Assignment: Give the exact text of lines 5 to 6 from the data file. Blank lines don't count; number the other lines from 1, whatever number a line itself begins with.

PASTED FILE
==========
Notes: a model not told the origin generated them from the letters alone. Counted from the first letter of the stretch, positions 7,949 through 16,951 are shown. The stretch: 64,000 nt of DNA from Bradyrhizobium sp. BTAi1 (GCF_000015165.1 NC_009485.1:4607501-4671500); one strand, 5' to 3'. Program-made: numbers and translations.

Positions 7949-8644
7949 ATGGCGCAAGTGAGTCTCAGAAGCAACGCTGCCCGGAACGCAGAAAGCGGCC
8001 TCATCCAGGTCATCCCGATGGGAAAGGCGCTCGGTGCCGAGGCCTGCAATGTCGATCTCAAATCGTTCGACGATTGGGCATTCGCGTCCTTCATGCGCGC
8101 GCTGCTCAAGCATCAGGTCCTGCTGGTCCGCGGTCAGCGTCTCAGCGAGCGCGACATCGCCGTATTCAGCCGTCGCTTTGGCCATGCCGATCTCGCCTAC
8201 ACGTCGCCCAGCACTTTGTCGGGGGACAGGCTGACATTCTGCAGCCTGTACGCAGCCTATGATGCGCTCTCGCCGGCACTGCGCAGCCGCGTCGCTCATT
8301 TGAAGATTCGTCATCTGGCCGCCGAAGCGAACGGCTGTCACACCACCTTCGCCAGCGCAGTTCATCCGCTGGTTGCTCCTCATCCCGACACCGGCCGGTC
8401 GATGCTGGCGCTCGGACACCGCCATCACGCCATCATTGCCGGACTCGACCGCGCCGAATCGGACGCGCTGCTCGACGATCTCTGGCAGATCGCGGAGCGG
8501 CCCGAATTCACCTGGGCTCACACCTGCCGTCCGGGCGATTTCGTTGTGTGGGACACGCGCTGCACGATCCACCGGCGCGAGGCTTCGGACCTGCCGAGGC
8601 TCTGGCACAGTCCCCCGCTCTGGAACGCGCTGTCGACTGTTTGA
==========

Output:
8101 GCTGCTCAAGCATCAGGTCCTGCTGGTCCGCGGTCAGCGTCTCAGCGAGCGCGACATCGCCGTATTCAGCCGTCGCTTTGGCCATGCCGATCTCGCCTAC
8201 ACGTCGCCCAGCACTTTGTCGGGGGACAGGCTGACATTCTGCAGCCTGTACGCAGCCTATGATGCGCTCTCGCCGGCACTGCGCAGCCGCGTCGCTCATT